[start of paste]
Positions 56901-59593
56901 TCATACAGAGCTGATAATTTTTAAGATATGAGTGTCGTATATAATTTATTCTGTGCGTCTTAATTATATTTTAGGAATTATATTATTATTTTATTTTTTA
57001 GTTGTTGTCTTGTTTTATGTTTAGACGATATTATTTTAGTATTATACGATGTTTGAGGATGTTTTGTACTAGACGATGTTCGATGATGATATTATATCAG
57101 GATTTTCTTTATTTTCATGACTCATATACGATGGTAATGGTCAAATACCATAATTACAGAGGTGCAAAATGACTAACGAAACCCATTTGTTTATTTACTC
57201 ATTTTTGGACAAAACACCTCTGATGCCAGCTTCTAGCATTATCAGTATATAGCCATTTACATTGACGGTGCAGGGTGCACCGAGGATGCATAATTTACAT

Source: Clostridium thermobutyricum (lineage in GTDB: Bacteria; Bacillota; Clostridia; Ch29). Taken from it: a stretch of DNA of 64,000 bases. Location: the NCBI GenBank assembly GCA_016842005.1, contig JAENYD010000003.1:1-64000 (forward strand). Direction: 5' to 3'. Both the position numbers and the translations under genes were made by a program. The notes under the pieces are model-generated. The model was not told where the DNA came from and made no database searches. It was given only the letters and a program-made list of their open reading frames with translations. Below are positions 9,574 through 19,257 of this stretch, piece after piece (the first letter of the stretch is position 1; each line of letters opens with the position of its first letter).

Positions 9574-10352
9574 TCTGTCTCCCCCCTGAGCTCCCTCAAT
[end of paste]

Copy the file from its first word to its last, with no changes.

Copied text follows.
Positions 56901-59593
56901 TCATACAGAGCTGATAATTTTTAAGATATGAGTGTCGTATATAATTTATTCTGTGCGTCTTAATTATATTTTAGGAATTATATTATTATTTTATTTTTTA
57001 GTTGTTGTCTTGTTTTATGTTTAGACGATATTATTTTAGTATTATACGATGTTTGAGGATGTTTTGTACTAGACGATGTTCGATGATGATATTATATCAG
57101 GATTTTCTTTATTTTCATGACTCATATACGATGGTAATGGTCAAATACCATAATTACAGAGGTGCAAAATGACTAACGAAACCCATTTGTTTATTTACTC
57201 ATTTTTGGACAAAACACCTCTGATGCCAGCTTCTAGCATTATCAGTATATAGCCATTTACATTGACGGTGCAGGGTGCACCGAGGATGCATAATTTACAT

Source: Clostridium thermobutyricum (lineage in GTDB: Bacteria; Bacillota; Clostridia; Ch29). Taken from it: a stretch of DNA of 64,000 bases. Location: the NCBI GenBank assembly GCA_016842005.1, contig JAENYD010000003.1:1-64000 (forward strand). Direction: 5' to 3'. Both the position numbers and the translations under genes were made by a program. The notes under the pieces are model-generated. The model was not told where the DNA came from and made no database searches. It was given only the letters and a program-made list of their open reading frames with translations. Below are positions 9,574 through 19,257 of this stretch, piece after piece (the first letter of the stretch is position 1; each line of letters opens with the position of its first letter).

Positions 9574-10352
9574 TCTGTCTCCCCCCTGAGCTCCCTCAAT